25/06/2010

Call For Lower Drink-Drive Limit

Local doctors are calling for the Stormont Executive to consider lowering the drink drive limit to "save lives".

Following this week's Daíl legislation reducing the legal blood-alcohol level from 80 to 50mg, Northern Ireland doctors said today that the law should be changed here too.

The British Medical Association (BMA) statement comes after the Republic of Ireland's move to cut the drink drive limit.

Fermanagh GP and member of the BMA's GP Committee Dr John Porteous said: "It has been estimated that there would be eight fewer deaths on our roads in Northern Ireland by lowering blood alcohol levels to 50mg from the current level of 80mg.

"We believe that this move will further deter those who think its 'OK' to have a drink then get behind the wheel.

"In reality, there is no such thing as a safe limit, and doctors across the province urge everyone not to drink and drive."

An acknowledged road safety campaigner, Dr Porteous continued: "Ensuring that the drink drive limit is the same north and south of the border will greatly assist in enforcing the 'Don't drink and Drive' message.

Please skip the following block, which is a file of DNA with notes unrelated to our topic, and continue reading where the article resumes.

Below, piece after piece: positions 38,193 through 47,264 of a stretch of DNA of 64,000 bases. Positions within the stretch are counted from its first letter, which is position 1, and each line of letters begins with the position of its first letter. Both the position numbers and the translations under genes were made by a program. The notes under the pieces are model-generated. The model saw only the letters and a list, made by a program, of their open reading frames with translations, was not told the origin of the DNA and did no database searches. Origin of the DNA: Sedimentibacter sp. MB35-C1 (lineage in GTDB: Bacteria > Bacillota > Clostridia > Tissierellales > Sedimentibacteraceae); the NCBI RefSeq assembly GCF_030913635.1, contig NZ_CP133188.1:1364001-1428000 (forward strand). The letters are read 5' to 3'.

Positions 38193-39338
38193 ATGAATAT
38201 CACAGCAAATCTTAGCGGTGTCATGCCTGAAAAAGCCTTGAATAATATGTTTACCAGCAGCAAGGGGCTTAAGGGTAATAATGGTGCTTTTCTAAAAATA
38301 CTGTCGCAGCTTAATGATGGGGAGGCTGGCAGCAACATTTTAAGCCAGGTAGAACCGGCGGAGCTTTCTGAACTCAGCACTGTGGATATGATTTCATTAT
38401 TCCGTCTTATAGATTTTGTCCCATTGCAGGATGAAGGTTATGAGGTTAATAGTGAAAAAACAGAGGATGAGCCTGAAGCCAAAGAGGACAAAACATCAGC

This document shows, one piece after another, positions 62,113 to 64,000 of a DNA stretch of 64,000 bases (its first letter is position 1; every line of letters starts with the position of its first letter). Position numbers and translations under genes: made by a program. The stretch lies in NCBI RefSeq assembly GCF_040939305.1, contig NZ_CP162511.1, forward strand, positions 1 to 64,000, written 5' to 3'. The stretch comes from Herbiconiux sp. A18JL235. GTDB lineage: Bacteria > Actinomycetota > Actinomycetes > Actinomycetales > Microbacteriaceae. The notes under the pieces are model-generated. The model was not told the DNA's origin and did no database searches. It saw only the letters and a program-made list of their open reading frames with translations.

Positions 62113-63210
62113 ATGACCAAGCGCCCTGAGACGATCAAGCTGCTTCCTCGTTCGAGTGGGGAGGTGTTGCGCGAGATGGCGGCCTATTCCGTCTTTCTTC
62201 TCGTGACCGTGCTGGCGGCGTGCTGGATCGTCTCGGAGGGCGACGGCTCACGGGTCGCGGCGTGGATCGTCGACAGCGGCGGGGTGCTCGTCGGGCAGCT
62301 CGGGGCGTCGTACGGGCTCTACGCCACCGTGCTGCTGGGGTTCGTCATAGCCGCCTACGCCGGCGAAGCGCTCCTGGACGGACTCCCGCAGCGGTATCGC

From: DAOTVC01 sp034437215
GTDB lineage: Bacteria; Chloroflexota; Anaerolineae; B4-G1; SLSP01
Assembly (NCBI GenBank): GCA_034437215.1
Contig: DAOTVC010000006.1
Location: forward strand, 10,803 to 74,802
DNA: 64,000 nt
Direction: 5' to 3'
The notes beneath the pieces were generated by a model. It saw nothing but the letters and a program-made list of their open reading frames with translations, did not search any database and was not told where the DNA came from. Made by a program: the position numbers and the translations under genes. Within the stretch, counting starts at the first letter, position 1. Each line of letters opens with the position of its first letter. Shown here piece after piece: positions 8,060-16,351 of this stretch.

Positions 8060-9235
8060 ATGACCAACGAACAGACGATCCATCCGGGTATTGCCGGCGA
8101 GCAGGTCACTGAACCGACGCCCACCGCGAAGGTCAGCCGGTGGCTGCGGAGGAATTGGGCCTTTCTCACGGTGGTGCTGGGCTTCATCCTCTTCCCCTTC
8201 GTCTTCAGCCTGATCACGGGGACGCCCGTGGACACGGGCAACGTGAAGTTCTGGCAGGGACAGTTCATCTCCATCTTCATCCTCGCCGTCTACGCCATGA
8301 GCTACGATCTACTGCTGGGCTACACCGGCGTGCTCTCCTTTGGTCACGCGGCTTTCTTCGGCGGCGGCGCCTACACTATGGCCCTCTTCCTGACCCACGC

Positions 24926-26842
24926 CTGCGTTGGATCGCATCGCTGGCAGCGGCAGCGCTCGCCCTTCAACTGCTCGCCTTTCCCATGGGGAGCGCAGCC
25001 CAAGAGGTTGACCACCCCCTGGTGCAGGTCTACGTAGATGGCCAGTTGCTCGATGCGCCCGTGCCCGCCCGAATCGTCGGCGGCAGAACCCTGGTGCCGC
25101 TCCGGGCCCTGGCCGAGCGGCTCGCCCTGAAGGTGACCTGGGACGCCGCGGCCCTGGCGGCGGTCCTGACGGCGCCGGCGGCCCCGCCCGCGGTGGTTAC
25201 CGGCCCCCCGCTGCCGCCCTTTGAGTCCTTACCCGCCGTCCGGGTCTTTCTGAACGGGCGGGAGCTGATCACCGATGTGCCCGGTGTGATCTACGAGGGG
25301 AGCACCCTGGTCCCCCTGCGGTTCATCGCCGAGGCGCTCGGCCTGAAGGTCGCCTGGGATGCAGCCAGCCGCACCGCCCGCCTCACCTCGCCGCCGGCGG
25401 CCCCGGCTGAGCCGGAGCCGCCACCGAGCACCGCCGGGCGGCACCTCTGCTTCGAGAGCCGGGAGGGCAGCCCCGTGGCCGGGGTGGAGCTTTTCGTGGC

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"Environment Minister Edwin Poots has already undertaken a lot of work in terms of looking at the issues of drink driving - we urge him to take action now to lower the drink drive limit to make Northern Ireland's roads safer for all," the top doctor said.

The BMA pointed out that the recent North Report has already recommended that the drink drive limit in England should be reduced from 80mgs to 50 mgs - saving hundreds of lives in the process.

A statement from the BMA (NI) "strongly recommends the reduction of the maximum blood alcohol level for drivers from 80mgs to that of 50mgs".

It said: "The limit should be further reduced to 20mgs for novice and newly qualified drivers" and that, while Northern Ireland currently has penalties for drink driving offences which are amongst the most severe in Europe, "we recommend increased use of the available penalties, swiftness of punishment and additional resources allocated to enforce such penalties".

It has also urged the introduction and implementation of random roadside testing without the need for prior suspicion of intoxication.

See: Dáil Reduces Legal Limit

(BMcC/GK)

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